My lectures provided little distraction. The students were as preoccupied as Misa. “This is not a time for theory!” one woman complained when I tried to draw my students into a discussion of magic’s predilections. She did not return the following morning. Eventually, no one else returned either.
Loneliness drove me where curiosity could not and I began following Misa to her salon. Since I refused to help with her spells, she acknowledged my presence with little more than a glance before returning to her labors. Absent her attention, I studied and paced.
Once, after leaving the salon for several hours, Misa returned with a bustle of scholars—both men and women—all brightly clad and shouting. They halted abruptly when they saw me.
“I forgot you were here,” Misa said without much contrition.
I tensed, angry and alienated, but unwilling to show my rage before the worms. “I will return to your chamber,” I said through tightened lips.
Before I even left the room, they began shouting again. Their voices weren’t like scholars debating. They lashed at each other with their words. They were angry. They were afraid.
That night, I went to Misa and finally asked for explanations. It’s a plague, she said. A plague that made its victims bleed from the skin and eyes and then swelled their tongues until they suffocated.
They couldn’t cure it. They treated one symptom, only to find the others worsening. The patients died, and then the mages who treated them died, too.
I declared that the disease must be magic. Misa glared at me with unexpected anger and answered that, no! It was not magic! If it was magic, they would have cured it. This was something foul and deadly and natural.
She’d grown gaunt by then, the gentle cushions of fat at her chin and stomach disappearing as her ribs grew prominent. After she slept, her headrest was covered with quills that had fallen out during the night, their pointed tips lackluster and dulled.
I no longer had dialogues or magic or sex to occupy my time. I had only remote, distracted Misa. My world began to shape itself around her—my love for her, my concern for her, my dread that she wouldn’t find a cure, and my fear of what I’d do if she didn’t. She was weak, and she was leading me into weakness. My mind sketched patterns I didn’t want to imagine. I heard the spirits in The Desert Which Should Not Have Been whispering about the deaths of civilizations, and about choices between honor and love.
Misa stopped sleeping. Instead, she sat on the bed in the dark, staring into the shadows and worrying her hands.
“There is no cure,” she muttered.
I lay behind her, watching her silhouette.
“Of course there’s a cure.”
“Oh, of course,” snapped Misa. “We’re just too ignorant to find it!”
Such irrational anger. I never learned how to respond to a lover so easily swayed by her emotions.
“I did not say that you were ignorant.”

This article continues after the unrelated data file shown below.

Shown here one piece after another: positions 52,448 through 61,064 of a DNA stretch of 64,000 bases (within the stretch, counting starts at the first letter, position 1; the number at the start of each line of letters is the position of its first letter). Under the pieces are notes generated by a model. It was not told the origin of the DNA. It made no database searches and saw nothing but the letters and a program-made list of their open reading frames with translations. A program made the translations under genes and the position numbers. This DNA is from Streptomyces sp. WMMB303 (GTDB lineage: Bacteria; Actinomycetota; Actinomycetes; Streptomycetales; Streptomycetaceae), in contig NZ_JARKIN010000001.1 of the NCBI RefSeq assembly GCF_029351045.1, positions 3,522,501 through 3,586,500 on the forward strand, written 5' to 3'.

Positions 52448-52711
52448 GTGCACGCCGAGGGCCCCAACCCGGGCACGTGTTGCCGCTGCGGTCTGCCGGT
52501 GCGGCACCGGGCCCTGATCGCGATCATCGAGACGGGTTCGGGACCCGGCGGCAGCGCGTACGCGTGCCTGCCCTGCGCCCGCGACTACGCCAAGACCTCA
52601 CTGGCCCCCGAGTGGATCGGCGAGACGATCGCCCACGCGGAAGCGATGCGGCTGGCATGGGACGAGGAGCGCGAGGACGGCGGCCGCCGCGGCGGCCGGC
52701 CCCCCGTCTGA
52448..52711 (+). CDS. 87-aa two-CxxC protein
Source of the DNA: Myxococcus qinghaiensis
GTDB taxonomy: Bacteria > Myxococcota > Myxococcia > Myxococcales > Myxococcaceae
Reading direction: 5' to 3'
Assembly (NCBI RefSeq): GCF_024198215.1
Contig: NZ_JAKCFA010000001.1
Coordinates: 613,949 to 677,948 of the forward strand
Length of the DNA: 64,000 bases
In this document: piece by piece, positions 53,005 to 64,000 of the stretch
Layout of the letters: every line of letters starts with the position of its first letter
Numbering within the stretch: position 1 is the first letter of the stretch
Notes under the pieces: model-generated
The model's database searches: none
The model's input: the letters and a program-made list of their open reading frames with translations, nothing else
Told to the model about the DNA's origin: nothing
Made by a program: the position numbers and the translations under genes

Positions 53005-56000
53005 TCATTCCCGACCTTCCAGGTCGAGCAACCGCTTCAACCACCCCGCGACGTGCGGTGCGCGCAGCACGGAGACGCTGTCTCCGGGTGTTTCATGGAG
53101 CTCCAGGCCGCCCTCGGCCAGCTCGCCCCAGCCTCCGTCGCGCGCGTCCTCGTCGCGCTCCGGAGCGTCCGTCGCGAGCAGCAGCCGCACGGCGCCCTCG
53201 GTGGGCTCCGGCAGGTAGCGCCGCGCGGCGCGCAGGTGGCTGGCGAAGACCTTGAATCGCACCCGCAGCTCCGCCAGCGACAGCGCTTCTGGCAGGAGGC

“As long as you didn’t say it.”
Misa pulled to her feet and began pacing, footsteps thumping against the piled rugs.
I realized that in all my worrying, I’d never paused to consider where the plague had been, whether it had ravaged the communities where Misa had lived and loved. My people would have thought it a weakness to let such things affect them.
“Perhaps you are ignorant,” I said. “Maybe you can’t cure this plague by building little boxes. Have you thought of that?”
I expected Misa to look angry, but instead she turned back with an expression of awe. “Maybe that’s it,” she said slowly. “Maybe we need your kind of magic. Maybe we need poetry.”
For the first time since the plague began, the lines of tension began to smooth from Misa’s face. I loved her. I wanted to see her calm and curious, restored to the woman who marveled at new things and spent her nights beside me.
So I did what I knew I should not. I sat with her for the next hours and listened as she described the affliction. It had begun in a swamp far to the east, she said, in a humid tangle of roots and branches where a thousand sharp and biting things lurked beneath the water. It traveled west with summer’s heat, sickening children and old people first, and then striking the young and healthy. The children and elderly sometimes recovered. The young and healthy never survived.
I thought back to diseases I’d known in my youth. A very different illness came to mind, a disease cast by a would-be usurper during my girlhood. It came to the Land of Flowered Hills with the winter wind and froze its victims into statues that would not shatter with blows or melt with heat. For years after Rayneh’s mother killed the usurper and halted the disease, the Land of Flowered Hills was haunted by the glacial, ghostly remains of those once-loved. The Queen’s sorceresses sought them out one by one and melted them with memories of passion. It was said that the survivors wept and cursed as their loved ones melted away, for they had grown to love the ever-present, icy memorials.
That illness was unlike what afflicted Misa’s people in all ways but one—that disease, too, had spared the feeble and taken the strong.
I told Misa, “This is a plague that steals its victims’ strength and uses it to kill them.”
Misa’s breaths came slowly and heavily. “Yes, that’s it,” she said. “That’s what’s happening.”
“The victims must steal their strength back from the disease. They must cast their own cures.”
“They must cast your kind of spells. Poetry spells.”
“Yes,” I said. “Poetry spells.”